Another Monty Python moment, if it were not so serious

OK, OK, I know I really should lay off the Monty Python analogies.  I imagine you are getting sick of them.  But can anyone REALLY get tired of the greatest comic group in history?  Come on, admit it, you love them as much as I do.

Staying with this obsession of mine, then, I want to announce that the not only were the Pythons the greatest funnymen we have ever seen, but they also created the greatest movie ever made.  I am talking, of course, of Monty Python and the Holy Grail.  Enough said.  This satire of religion and history is absolutely brilliant.  It is the story, kinda, of King Arthur and the quest for the holy grail, the cup that Jesus supposedly used at the Last Supper.  There are also allusions to the Crusades, Christendom’s attempt to wrest the Holy Land from its Muslim usurpers in the 11th and 12th centuries.  The Crusaders, it must be acknowledged, were violent religious extremists, inspired by a pope who proclaimed Deus lo volt (God wills it) and responsible for untold atrocities against men, women and children of multiple faiths.  I want to build on the Crusader theme for today’s piece in light of a recent US trial.

On April 19 a Kansas federal jury found three white men guilty of conspiring to bomb an apartment complex to target Somali refugees.  The men hated Muslims, referring to them as ‘cockroaches’, and claimed they belonged to a group called the ‘Crusaders’.  Monty Python this is not.

Far right extremists sometimes clothe themselves in religious garb, portraying themselves as the last defenders of the ‘Western way’ against a raft of enemies: liberals, Jews, immigrants, George Soros, Muslims…  It is this final group that has been the target of their wrath in particular.  The refugee crises around the world – Bangladesh, North Africa, Europe, etc. – are painted as planned onslaughts by those who are not like us, those who want to remake our societies in their  image.  One of the favourite terms of the far right is ‘Eurabia’, the notion that the cradle of Western civilisation is being taken over by Muslims in a repeat of the great Islamic conquests of the first millennium of the modern era (which led to the Crusades as an antidote).  We in Canada have seen milder forms of this hatred – the Quebec City massacre is a thankfully rare exception – in those who try to rip the hijabs off Muslim women and the good citizens of Herouxville who passed a local law banning stoning.

Some would argue that these actions have nothing to do with religion, let alone Christianity.  The perpetrators are hateful losers who should be dealt with to the fullest extent of the law.  I couldn’t agree more with the latter part.  And yet, why are we so insistent that these actors are not ‘Christian’?  They certainly portray themselves as such.  Why else would they call themselves ‘Crusaders’? Should we not accept that they know why they do what they do?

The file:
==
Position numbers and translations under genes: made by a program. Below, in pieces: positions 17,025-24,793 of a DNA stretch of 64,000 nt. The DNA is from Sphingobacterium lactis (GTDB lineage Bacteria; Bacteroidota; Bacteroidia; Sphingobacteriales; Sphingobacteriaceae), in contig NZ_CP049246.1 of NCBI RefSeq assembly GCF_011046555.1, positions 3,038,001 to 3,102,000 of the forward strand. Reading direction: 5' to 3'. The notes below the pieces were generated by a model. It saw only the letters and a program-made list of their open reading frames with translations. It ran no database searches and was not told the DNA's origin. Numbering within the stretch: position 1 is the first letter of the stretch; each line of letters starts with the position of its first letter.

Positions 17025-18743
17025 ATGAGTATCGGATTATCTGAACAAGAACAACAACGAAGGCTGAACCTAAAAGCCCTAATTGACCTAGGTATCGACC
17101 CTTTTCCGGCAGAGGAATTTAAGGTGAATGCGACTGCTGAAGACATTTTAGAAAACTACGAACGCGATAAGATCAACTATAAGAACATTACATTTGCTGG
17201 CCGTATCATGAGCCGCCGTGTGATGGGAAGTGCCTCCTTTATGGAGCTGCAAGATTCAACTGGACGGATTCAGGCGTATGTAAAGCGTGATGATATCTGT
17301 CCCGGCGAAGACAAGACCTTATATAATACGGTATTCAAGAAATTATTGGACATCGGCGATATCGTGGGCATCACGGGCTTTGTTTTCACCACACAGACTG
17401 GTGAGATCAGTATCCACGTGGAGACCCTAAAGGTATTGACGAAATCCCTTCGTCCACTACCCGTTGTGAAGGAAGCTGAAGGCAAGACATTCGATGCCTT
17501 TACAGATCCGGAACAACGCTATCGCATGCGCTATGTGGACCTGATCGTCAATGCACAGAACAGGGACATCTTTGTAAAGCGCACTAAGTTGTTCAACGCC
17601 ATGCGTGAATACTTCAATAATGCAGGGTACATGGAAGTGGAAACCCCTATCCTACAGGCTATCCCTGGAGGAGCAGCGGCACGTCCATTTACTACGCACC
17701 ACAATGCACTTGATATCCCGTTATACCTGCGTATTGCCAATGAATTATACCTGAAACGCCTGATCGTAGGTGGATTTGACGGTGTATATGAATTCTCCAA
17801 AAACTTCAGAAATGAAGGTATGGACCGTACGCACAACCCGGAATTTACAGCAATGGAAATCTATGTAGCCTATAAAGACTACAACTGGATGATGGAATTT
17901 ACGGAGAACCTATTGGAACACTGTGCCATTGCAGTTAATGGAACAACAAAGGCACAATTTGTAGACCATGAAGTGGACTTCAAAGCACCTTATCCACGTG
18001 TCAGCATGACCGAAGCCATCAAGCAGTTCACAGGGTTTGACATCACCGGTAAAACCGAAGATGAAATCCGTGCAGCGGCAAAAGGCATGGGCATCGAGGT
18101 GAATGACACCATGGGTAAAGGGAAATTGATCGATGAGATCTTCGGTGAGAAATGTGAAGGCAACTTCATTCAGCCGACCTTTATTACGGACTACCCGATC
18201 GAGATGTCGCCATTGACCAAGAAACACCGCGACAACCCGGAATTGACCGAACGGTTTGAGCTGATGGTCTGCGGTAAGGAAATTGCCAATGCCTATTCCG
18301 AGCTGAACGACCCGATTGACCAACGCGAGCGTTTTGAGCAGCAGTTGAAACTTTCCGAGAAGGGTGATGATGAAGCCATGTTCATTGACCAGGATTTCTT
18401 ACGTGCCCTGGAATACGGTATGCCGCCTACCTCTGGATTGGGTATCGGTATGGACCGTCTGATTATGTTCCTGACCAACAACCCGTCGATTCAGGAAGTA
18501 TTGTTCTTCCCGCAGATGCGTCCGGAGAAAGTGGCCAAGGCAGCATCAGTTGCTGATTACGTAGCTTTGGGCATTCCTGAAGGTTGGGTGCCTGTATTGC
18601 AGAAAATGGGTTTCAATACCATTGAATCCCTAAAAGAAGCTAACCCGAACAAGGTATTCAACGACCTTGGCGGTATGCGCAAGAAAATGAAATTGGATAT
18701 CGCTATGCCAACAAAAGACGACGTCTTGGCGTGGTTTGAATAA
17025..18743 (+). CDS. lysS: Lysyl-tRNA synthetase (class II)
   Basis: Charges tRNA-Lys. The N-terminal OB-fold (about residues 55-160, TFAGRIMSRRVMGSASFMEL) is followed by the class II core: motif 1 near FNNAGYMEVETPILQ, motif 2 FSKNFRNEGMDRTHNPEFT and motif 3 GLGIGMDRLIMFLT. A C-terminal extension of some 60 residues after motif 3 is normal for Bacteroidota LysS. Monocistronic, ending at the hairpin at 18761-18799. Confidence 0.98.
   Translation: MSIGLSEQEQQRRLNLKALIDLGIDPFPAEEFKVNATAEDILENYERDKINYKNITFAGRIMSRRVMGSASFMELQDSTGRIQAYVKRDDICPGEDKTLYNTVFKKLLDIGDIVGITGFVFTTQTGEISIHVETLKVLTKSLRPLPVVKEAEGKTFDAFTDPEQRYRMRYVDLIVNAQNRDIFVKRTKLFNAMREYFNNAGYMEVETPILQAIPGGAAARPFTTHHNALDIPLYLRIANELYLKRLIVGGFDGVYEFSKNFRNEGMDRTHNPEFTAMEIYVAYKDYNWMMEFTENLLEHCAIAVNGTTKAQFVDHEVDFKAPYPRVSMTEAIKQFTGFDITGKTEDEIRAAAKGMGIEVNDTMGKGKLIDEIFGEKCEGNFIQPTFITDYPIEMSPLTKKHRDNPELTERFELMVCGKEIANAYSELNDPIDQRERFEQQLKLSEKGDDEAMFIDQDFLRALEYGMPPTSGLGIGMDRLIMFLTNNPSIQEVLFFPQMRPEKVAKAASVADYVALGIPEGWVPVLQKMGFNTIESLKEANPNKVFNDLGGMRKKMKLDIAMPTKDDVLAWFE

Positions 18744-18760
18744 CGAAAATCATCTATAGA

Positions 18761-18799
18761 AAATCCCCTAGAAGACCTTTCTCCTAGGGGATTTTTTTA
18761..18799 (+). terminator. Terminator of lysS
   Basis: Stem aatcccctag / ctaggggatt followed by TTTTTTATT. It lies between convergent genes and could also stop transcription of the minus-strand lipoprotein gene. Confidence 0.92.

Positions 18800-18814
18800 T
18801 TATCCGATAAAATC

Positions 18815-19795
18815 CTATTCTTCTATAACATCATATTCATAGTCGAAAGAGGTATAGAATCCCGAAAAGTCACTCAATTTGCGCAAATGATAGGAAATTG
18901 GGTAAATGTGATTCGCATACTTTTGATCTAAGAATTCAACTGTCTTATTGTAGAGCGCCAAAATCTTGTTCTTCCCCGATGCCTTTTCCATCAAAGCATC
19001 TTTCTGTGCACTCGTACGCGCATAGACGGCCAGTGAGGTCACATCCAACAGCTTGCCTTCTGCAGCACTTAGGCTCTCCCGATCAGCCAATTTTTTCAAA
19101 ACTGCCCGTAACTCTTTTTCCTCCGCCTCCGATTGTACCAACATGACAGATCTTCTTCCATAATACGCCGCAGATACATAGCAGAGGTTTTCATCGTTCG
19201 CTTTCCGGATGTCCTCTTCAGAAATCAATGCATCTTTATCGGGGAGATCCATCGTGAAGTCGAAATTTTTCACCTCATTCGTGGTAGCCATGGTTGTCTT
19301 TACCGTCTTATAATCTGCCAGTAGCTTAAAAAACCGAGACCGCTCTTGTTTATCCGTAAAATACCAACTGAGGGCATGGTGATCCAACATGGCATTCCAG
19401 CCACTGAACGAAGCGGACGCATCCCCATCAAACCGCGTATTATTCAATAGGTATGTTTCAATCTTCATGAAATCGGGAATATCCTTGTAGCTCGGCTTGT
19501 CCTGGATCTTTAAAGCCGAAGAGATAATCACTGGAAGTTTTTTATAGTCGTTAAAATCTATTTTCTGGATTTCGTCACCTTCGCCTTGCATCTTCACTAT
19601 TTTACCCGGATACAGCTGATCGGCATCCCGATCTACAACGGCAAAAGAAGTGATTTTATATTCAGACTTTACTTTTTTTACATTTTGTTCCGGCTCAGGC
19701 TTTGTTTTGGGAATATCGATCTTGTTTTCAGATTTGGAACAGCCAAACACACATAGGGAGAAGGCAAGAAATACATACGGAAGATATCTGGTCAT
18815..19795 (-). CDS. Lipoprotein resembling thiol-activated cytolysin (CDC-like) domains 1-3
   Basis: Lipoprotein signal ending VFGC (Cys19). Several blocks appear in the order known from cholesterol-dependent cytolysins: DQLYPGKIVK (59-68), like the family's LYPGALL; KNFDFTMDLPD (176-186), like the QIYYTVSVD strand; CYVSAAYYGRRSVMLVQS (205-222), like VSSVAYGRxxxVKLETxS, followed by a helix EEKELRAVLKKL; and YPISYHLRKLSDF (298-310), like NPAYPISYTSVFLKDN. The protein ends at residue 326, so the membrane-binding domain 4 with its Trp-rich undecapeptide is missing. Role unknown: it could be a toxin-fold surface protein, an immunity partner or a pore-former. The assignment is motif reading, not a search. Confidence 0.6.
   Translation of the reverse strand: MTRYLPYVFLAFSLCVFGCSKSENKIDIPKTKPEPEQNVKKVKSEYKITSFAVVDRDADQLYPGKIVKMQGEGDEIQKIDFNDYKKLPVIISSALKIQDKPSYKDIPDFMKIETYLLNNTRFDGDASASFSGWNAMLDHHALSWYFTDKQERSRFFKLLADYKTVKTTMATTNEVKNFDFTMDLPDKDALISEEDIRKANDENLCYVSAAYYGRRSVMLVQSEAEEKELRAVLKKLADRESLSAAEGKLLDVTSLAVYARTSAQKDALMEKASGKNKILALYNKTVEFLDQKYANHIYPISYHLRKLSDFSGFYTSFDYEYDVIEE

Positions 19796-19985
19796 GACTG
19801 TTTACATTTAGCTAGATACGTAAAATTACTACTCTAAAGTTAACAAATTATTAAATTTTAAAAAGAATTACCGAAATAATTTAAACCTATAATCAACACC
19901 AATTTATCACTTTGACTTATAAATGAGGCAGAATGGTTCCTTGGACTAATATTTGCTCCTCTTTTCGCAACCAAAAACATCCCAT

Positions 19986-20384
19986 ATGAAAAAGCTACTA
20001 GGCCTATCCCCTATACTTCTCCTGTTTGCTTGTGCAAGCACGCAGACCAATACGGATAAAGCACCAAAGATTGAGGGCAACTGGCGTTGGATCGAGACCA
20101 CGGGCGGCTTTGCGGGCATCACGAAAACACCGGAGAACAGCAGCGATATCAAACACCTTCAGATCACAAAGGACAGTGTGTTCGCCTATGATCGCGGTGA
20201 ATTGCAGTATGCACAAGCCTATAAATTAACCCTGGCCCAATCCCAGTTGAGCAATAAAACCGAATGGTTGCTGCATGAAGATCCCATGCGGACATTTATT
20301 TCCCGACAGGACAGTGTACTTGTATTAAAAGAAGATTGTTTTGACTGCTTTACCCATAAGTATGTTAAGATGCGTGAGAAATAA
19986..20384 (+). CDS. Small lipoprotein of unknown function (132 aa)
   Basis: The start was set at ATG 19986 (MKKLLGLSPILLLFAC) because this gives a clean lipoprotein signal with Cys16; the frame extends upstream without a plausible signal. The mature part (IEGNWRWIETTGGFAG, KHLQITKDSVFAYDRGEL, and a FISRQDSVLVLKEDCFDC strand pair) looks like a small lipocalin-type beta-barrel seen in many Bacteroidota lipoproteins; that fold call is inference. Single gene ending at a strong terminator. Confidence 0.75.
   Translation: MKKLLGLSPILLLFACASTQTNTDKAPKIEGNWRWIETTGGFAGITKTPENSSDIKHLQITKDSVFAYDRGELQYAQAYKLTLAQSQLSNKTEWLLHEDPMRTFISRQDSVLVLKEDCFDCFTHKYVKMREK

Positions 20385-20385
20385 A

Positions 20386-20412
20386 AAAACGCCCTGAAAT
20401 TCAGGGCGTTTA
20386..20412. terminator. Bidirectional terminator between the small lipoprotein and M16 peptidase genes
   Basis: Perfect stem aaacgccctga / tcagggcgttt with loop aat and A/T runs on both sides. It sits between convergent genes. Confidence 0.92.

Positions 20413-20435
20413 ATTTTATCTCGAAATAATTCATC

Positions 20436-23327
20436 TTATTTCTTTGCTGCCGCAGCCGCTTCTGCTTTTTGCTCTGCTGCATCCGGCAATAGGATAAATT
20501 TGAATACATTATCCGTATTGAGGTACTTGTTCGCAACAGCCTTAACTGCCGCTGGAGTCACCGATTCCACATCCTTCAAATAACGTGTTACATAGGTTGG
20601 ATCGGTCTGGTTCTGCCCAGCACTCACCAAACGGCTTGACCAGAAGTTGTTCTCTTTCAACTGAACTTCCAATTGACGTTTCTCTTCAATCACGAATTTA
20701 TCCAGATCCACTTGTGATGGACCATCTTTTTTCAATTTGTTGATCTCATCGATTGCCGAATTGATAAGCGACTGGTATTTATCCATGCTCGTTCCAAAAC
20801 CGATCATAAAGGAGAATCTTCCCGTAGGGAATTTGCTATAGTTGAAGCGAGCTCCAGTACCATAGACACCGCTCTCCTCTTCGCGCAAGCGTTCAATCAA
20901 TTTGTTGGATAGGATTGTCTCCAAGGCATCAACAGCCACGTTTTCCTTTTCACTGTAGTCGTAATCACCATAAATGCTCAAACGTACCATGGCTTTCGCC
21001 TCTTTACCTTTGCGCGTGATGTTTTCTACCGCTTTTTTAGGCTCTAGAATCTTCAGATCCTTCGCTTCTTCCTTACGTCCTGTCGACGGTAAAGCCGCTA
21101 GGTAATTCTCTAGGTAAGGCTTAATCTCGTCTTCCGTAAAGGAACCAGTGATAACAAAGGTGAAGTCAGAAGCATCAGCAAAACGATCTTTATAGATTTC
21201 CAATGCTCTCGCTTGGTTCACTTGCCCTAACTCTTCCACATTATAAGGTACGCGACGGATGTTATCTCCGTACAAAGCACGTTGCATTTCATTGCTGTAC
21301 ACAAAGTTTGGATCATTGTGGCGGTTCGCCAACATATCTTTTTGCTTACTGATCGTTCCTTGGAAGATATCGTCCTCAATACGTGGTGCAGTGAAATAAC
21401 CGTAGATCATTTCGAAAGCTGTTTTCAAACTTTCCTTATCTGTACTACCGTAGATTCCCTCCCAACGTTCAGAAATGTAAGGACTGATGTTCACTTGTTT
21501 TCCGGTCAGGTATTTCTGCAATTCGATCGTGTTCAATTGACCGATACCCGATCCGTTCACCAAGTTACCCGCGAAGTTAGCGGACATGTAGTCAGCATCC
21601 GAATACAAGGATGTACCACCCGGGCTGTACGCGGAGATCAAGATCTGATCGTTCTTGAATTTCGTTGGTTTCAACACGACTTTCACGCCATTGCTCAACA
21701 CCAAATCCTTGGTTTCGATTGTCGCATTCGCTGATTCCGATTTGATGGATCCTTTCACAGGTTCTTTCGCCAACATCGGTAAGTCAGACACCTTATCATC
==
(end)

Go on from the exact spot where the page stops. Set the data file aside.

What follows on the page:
Do you see where I am going with this?  Who decides what a religion is and is not?  For a lot of people, Islamist extremism is simply a form of Islam, and in truth a more faithful and accurate version of this creed.  Terrorist groups like Al Qaeda and Islamic State are actually the true face of Islam and the world’s 1.3 billion Muslims are a type of fifth column, working their way into our society to impose Sharia law (some US lawmakers want to make Sharia illegal), by force if necessary.  Those that cannot see this are dupes.

Well, count me among the dupes then.  I have spent 20 years looking at Islamist terrorism and have come to the conclusion that yes it does take from canonical Muslim texts but is not representative of normative Islam any more that the Kansas ‘Crusaders’ are representatives of normative Christianity (and as a nominal Christian I know something about what  my faith is and is not).  We are being intellectually dishonest if we do not see the parallel, and the same analysis is true of Jewish, Hindu, Buddhist, Sikh and other forms of religious extremism.  Violent extremism is violent extremism and the use of the word ‘extreme’ gives us a good clue as to the origin of the underlying ideology.  It comes from the ‘extreme’, the far edge, away from the centre, divorced from the normative.  These clowns are not exemplary role models for the faith they claim to represent and the lions’ share of their victims often come from their co-religionists who disagree with their aberrant views.

The quicker we realise that religion, any religion, can be co-opted to justify violence and killing the quicker we will be able to adopt strategies to deal with it and minimise it. And the quicker I can get back to watching Monty Python and the Holy Grail for the umpteenth time.


By Phil Gurski

Phil Gurski is the President and CEO of Borealis Threat and Risk Consulting Ltd. Phil is a 32-year veteran of CSE and CSIS and the author of six books on terrorism.

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